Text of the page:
The plan was for my love and I to go to Best Buy to finally buy the video camera to start filming Taste and See, the web series. We spent at least two hours in Columbia Heights gawking over every option and waiting for help from someone. An hour and a half in, we finally got someone to talk to us and within the next 30 minutes got a Sony point and shoot with the full bundle package. The most exciting part: we’re just that much closer to making the Taste and See web series into real life!
Our original intent was to visit a Mexican cheap eaterie in Dupont Circle. Instead, exhausted after our intense battle between DSLR and other cameras, we decided to stop by Alero on the way home, which was just a block away. It was like walking into a resort on the coast of Mexico, but without all the nice weather and beaches. The music was loud, the restaurant had an almost sterile scent of clean and the decor was like a Cancun souvenir shop had thrown up on the walls: toddler sized bottles of Tequila, as well as decorated masks and skeletons wearing sombreros.
We were seated by a very quirky hostess, who knocked over the drink menu she had just placed on the table and then murmured, “Whatever.” We were placated by the fresh chips and salsa promptly placed on my table. The salsa was thick and slightly chunky, but not out of the jar thick and chunky. Well, maybe it was out of the jar, but they at least had the decency to pepper in some Cayenne.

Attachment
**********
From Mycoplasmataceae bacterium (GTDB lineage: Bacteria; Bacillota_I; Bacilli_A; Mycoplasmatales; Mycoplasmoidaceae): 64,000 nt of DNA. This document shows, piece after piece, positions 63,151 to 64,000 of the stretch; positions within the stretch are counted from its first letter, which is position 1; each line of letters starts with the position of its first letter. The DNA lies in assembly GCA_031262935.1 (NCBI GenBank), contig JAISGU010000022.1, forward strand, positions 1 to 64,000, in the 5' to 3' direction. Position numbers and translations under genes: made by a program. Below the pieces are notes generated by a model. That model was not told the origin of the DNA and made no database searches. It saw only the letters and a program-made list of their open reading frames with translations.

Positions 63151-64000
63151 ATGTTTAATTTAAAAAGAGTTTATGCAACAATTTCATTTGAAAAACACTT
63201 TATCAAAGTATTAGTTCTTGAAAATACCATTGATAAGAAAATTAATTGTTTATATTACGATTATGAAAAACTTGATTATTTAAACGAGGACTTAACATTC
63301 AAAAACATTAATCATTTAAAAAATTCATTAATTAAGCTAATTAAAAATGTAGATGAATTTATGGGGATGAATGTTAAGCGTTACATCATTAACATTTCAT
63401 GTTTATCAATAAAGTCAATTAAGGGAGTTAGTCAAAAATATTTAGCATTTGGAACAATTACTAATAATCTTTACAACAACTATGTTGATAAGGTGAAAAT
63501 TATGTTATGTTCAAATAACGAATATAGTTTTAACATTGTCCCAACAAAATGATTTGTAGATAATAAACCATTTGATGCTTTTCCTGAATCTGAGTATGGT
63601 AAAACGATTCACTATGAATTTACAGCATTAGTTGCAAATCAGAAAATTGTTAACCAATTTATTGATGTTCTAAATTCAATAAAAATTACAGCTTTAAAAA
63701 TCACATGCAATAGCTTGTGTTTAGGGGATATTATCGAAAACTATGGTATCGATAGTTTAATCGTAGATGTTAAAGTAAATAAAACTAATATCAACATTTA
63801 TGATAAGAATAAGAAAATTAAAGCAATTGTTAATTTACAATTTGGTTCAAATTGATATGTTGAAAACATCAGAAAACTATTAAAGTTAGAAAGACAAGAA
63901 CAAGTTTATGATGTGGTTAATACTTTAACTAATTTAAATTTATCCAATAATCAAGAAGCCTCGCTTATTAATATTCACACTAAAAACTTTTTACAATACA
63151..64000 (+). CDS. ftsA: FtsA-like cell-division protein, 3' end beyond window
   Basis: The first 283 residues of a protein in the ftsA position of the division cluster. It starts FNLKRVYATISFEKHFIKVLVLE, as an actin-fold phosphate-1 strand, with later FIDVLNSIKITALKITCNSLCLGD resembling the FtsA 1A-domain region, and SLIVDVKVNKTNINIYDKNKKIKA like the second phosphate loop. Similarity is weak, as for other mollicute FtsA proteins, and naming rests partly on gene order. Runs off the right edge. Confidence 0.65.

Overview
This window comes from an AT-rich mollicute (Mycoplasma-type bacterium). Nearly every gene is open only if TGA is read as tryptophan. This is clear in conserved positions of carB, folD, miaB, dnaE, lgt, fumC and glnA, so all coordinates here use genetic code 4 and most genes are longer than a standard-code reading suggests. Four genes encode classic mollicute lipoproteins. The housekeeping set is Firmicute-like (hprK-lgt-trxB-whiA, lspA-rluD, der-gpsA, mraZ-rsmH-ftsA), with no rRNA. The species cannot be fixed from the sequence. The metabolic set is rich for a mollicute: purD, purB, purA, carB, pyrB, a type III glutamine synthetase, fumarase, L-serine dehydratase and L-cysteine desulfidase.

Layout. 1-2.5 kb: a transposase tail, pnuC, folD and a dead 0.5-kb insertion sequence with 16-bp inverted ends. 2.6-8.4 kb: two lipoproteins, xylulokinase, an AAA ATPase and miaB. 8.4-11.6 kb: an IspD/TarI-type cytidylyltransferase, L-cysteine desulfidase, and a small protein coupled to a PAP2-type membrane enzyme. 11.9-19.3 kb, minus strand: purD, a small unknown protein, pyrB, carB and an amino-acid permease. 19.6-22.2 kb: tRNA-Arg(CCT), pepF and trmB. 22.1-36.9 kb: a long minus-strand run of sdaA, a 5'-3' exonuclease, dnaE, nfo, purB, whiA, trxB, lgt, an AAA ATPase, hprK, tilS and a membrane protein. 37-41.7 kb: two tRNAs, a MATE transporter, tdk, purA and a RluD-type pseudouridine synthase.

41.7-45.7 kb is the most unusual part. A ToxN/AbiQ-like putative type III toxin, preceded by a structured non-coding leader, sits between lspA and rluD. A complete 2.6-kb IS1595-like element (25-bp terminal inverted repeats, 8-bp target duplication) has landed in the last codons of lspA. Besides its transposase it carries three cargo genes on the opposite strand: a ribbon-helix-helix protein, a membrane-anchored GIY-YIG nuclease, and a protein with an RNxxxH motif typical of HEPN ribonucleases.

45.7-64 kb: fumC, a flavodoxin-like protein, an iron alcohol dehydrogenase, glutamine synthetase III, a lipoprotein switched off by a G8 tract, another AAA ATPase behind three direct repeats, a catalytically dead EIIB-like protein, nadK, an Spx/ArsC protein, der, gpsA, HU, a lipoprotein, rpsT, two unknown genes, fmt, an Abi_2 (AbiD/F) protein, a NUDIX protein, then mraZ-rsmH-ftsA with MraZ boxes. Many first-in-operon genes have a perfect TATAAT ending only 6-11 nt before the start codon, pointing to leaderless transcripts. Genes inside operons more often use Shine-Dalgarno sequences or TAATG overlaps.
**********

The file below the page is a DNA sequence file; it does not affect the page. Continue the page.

Brief aside, I once was slightly unclear on the difference between Paprika and Cayenne in my younger years. After an experiment with a Hungarian dish in which I peppered a healthy heaping of Cayenne, I quickly learned the difference.
This place doubles as a bar with extensive cerveza and liquor options. I had had enough suffering the night before, so even though a margarita would’ve paired nicely with my steak fajitas, I laid off on the booze. That choice was really hard to come by — I spent quite a while having to decide between tacos, burritos, enchiladas or other delights because there were no combination platters, as is typical for a true Mexican place. But when a black cast iron slab laiden with steak came to the table and sizzled for at least 3 extra minutes, I was satisfied that I made an okay choice. The first bite of the steak was superb! It was so buttery and flavorful, I could cut into it with my fork. The sauteed onions and celery were delectable and with the guacamole, pico de gallo and cheese accoutrements, it all rolled up nicely in the provided flour tortillas. Of which, I was surprised to see, there were only three. And three baby ones at that, not even the grown up ones.
My boyfriend ordered the nachos, which were piled high, but he was forlorn that he couldn’t see a lot of chicken. I was convinced that it was hiding beneath the mound of cheese, but figured he would just find out for himself. Boys…
This place was a nice cheap eats calorific treat. Obviously next time I’ll have to actually go to the bar. Service was prompt, at least, and the food was freshly prepared. I still can’t get over the sizzle of the tender steak. Alero would be a nice back-up option for dinner in the city if nothing else new or exciting is going on, but that’s about it. With more authentic options on the menu, this could be my go-to hacienda and cantina but until then I’ll just be satisfied that this is your run-of-the-mill Tex Mex spot–at least the one in Columbia Heights.